The accountant’s books were concerned more with “financial” statements - numbers that would translate to the tax return. The accountant's bookkeeping needs were backward-looking, and lagging. Our bookkeeping needs for Operations were for the day-to-day needs of the business and to project the future. Another way to look at the “gap” is a tax return happens once a year, generally months after the close of the previous year, which isn’t very proactive, but is very important. (as the IRS is a stickler!-)

There was more to the gap, the duplication of efforts with the bookkeeping, the two sets of books, the labor involved, having to understand two sets of numbers, who understands the first set, unless you have a finance or accounting degree... As you can see, eliminating two sets of books with one set of books that can work for the accountant and for the operations/owner would minimize taxes and labor, and maximize operations, gross profit, and profitability of the business. Plus everyone can be looking at the same set of numbers/books and have great conversations around what the health of the business is and what the future could hold.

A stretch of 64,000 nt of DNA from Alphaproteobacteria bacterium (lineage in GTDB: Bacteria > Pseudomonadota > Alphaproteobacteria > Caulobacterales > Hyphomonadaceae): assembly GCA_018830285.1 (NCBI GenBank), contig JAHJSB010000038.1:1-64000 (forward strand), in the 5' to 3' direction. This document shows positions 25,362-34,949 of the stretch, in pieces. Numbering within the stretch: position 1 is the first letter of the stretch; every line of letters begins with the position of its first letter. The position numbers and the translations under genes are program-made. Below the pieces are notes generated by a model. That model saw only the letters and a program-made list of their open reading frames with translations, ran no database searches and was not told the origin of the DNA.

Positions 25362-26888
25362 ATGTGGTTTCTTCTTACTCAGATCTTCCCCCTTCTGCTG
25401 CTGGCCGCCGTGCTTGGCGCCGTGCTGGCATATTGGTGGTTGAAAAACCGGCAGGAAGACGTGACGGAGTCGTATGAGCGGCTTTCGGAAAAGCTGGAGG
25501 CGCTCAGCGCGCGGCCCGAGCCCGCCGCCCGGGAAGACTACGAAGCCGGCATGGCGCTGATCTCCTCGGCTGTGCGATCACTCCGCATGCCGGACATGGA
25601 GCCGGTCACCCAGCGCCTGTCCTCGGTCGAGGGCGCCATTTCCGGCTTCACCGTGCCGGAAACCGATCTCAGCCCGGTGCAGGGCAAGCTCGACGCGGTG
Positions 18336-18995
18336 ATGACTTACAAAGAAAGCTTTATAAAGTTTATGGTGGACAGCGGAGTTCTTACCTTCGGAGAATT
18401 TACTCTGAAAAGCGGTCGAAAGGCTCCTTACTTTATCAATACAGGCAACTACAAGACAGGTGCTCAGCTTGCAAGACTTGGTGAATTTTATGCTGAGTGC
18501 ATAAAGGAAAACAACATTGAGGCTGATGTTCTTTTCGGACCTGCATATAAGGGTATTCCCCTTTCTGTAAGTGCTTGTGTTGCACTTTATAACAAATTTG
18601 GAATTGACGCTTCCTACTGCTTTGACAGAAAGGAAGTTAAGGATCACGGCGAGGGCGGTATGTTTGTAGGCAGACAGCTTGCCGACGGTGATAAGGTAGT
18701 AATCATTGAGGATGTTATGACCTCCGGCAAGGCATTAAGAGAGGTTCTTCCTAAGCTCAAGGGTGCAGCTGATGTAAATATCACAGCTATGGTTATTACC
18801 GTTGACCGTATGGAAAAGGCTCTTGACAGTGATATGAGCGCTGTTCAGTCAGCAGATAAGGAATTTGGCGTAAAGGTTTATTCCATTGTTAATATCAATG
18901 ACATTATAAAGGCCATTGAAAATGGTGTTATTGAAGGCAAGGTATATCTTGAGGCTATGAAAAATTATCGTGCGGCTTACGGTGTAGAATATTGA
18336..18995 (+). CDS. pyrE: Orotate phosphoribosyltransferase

This was a big win for the business and a great way to close the '90s. I did mention this was the best decade, maybe that’s just my nostalgia, but it was a great time for innovation and who knew what was gonna happen with Y2K. Well, nothing did happen as you all know and the 2000s were shaping up to be an even more interesting decade, which I can’t wait to write about in my next blog post.

How about explaining the *

* The register receipt of the early'90s - the grocery store had a “master register” that sat in the office. This register is where you would key in sales, functions, and other needs to allow the cashiers to do their job and check the customer out. Now check out that keyboard and the manual off to the side. In order to get the daily “sales journal”, you had to learn a sequence of keys to get the report on that slim piece of register “tape” that then you would write onto that “paper excel template” that then would be typed into excel, that then would be typed into the books, that then would be given to the accountant… Glad we don’t have to do that anymore!!!